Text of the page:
Anyway, back to Snugpak. It's based in the United Kingdom, as you mention, and makes a wide range of outdoor gear (www.snugpak.com). Nothing too unusual about the shells on their sleeping bagsPertex is a superb material (I use it in the singular sense, but the "it" comes in several iterations). It's very light, durable, and water resistant, even though it's made from nylon, which tends to soak up more moisture than polyester. Several U.S. makers use Pertex in their bag shells, including Marmot. For the fill, Snugpak uses a Swiss-made material consisting of strands of insulating material that has been given a different finish and is "crimped" in different ways. It's similar to some European-made bags I recall from the mid-1990s, and which are no longer available. Those bags worked wellthe stuff lofted nicely and seemed durable. I certainly like the idea, and am willing to opine that the Snugpak bags match or supercede anything made by U.S. makers.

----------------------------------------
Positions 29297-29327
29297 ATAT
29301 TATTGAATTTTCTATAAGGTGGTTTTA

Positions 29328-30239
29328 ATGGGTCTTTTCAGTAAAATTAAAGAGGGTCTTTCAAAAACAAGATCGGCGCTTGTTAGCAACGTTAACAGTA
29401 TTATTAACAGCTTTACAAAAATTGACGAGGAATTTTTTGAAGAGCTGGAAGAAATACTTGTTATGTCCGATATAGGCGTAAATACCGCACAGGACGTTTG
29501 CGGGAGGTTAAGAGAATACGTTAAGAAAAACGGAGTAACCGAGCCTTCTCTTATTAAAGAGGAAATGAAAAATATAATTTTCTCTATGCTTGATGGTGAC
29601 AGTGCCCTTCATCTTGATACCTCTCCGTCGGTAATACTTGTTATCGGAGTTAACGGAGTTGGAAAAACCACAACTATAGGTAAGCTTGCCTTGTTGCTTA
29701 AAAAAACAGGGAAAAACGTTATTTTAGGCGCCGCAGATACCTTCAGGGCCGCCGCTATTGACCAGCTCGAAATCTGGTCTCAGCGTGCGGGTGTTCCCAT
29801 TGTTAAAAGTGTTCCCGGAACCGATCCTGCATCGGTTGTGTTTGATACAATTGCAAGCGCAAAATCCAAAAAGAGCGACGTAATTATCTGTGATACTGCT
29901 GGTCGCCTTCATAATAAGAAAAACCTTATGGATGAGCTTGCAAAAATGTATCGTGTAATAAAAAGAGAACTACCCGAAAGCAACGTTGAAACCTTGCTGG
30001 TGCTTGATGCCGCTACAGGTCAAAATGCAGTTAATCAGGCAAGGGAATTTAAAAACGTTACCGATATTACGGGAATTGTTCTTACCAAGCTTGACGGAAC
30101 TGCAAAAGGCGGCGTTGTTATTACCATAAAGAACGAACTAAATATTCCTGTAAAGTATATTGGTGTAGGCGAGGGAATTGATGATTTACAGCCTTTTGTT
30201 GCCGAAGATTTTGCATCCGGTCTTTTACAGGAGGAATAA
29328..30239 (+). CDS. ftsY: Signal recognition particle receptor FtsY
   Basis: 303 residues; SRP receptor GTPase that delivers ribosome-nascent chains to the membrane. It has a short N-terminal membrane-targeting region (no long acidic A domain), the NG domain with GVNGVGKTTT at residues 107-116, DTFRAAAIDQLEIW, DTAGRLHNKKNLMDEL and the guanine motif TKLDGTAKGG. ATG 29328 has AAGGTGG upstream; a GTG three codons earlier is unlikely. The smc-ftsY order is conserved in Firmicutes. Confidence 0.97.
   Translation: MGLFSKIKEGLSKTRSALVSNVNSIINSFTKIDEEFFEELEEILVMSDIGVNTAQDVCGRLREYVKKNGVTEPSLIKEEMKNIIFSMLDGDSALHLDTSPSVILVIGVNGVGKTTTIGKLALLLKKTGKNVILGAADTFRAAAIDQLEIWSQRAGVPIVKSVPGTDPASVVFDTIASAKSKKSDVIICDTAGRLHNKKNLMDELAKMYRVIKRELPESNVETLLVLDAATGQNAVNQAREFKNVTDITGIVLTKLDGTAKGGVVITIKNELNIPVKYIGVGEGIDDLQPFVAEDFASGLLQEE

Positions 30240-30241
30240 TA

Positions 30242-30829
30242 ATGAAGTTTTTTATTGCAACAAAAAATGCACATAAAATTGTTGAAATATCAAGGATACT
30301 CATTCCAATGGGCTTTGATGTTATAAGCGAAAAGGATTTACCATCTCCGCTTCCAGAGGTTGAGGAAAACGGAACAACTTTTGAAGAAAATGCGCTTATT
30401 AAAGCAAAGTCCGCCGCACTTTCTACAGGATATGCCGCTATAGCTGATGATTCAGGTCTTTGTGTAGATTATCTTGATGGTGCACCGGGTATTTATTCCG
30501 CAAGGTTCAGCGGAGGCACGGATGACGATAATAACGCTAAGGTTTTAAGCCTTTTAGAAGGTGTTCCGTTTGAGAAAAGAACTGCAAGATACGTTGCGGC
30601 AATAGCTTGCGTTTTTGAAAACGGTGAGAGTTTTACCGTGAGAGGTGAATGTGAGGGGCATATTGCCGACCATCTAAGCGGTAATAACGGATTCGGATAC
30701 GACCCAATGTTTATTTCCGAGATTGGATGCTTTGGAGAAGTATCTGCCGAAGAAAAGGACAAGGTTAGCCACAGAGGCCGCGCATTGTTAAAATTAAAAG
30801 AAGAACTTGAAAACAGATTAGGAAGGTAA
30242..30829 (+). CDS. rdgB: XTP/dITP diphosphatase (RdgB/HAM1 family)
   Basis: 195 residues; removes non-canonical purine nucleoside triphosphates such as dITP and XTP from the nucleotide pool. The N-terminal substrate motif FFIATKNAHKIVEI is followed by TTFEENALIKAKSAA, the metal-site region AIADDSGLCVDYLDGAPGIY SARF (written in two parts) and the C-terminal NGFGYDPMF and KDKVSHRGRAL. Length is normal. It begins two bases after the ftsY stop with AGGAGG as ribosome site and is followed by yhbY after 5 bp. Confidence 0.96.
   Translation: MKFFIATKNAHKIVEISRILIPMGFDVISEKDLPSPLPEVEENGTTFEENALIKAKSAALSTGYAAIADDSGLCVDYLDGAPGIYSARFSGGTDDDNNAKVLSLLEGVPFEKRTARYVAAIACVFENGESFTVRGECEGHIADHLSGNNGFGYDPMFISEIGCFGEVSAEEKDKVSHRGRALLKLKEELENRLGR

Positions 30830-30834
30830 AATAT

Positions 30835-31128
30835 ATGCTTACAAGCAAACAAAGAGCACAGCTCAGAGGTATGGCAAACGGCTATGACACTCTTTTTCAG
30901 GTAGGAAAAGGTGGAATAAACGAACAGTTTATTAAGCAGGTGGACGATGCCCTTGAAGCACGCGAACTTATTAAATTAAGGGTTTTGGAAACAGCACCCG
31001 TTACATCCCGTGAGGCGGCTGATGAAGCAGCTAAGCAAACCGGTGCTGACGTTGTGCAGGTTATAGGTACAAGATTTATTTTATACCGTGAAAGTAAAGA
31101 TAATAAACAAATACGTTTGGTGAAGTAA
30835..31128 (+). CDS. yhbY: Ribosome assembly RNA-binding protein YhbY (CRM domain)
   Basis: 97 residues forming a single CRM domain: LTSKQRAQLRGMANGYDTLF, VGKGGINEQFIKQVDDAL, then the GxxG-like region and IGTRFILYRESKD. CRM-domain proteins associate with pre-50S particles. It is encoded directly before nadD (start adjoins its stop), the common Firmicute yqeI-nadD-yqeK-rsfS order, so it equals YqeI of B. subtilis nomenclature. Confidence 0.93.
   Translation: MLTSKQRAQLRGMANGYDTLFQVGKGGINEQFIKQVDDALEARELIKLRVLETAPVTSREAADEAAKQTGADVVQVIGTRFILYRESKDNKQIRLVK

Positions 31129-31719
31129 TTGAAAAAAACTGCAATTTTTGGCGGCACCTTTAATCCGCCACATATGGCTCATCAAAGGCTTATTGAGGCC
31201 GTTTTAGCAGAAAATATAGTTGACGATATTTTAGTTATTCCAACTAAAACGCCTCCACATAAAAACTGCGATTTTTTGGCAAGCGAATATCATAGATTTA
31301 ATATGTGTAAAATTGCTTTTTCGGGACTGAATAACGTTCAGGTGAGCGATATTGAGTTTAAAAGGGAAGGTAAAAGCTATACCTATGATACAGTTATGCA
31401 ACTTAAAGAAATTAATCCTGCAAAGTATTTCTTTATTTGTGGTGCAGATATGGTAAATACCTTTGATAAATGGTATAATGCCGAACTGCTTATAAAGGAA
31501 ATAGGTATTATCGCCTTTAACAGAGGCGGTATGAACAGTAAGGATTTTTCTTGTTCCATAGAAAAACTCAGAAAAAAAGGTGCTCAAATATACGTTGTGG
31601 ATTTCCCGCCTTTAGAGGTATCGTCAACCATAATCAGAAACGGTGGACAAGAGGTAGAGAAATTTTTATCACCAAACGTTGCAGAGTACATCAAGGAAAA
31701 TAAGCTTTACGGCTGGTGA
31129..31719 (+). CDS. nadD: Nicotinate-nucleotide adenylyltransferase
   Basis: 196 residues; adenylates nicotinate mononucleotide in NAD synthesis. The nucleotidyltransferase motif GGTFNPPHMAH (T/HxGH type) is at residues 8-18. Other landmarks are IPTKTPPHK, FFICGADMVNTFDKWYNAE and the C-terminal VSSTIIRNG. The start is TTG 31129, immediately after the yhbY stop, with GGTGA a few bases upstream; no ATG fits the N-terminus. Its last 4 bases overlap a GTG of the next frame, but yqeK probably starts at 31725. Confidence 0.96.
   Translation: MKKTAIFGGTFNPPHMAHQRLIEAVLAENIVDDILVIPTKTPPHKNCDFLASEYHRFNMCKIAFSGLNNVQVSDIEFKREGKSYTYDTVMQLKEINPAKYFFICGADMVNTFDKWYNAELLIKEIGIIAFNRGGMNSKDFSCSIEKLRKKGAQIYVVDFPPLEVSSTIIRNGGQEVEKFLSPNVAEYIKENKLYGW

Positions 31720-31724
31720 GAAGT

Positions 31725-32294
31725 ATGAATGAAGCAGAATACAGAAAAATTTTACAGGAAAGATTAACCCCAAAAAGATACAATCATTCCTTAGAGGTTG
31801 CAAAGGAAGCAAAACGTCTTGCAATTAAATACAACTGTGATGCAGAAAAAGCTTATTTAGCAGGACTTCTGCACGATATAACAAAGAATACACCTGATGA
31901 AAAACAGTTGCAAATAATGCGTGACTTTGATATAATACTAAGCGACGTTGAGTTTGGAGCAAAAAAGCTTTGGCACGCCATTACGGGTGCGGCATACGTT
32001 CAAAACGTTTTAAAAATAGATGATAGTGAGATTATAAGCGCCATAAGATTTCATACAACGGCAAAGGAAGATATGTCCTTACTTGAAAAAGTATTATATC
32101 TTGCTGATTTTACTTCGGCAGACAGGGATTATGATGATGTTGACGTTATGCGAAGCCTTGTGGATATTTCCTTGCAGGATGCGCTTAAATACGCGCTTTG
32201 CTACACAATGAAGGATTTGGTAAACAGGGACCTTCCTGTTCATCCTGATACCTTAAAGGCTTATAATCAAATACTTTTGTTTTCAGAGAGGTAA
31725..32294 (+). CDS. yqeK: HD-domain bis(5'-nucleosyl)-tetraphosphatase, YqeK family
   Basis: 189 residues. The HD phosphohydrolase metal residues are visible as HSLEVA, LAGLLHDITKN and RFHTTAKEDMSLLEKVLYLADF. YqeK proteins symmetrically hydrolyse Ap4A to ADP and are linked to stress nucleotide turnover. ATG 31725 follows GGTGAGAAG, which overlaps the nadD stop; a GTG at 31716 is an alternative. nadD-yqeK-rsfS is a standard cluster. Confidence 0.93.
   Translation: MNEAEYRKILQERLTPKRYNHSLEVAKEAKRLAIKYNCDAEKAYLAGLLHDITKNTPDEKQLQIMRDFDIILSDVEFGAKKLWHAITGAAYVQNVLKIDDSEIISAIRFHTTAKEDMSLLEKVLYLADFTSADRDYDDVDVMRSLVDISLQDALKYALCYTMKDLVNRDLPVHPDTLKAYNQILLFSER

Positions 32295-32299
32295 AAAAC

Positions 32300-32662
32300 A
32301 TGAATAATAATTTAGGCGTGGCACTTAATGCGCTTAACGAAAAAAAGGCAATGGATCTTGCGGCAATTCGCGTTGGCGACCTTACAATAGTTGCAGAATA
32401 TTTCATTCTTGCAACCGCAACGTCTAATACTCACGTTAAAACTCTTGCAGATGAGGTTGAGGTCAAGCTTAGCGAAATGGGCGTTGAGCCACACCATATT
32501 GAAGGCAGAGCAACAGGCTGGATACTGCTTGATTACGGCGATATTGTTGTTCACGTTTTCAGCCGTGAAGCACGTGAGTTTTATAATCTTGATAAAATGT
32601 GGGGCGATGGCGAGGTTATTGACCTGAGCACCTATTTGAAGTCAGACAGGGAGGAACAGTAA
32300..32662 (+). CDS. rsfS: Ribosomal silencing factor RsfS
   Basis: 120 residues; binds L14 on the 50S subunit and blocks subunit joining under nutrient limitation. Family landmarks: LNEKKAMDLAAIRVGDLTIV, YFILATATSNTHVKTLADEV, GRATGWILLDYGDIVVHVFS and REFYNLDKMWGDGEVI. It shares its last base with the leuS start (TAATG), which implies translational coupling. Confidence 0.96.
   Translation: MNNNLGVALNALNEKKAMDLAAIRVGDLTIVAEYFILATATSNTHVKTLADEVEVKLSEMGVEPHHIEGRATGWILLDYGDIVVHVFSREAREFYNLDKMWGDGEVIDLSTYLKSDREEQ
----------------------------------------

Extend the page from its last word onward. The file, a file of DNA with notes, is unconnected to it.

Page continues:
Snugpak's warmest bag is the Softie 18 Antarctica, rated to minus 20 degrees Celsius (minus four Fahrenheit) or minus 50 (minus 58 Fahrenheit) in extreme cases. Which means you'll (probably) live, but you won't be warm. Weight is just under five pounds, which is good for a synthetic bag but not necessarily spectacular. The North Face's Polarguard-filled Tundra ($239; www.thenorthface.com), for instance, is rated to minus 20 degrees Fahrenheit and weighs four pounds, four ounces. Several Snugpak bags are much lighter, but of course also not as warm as the Softie 18, which costs 134 pounds Sterling, or about $220 U.S. I expect you can find a U.K. Web retailer who would sell you one, and then you can report back to us!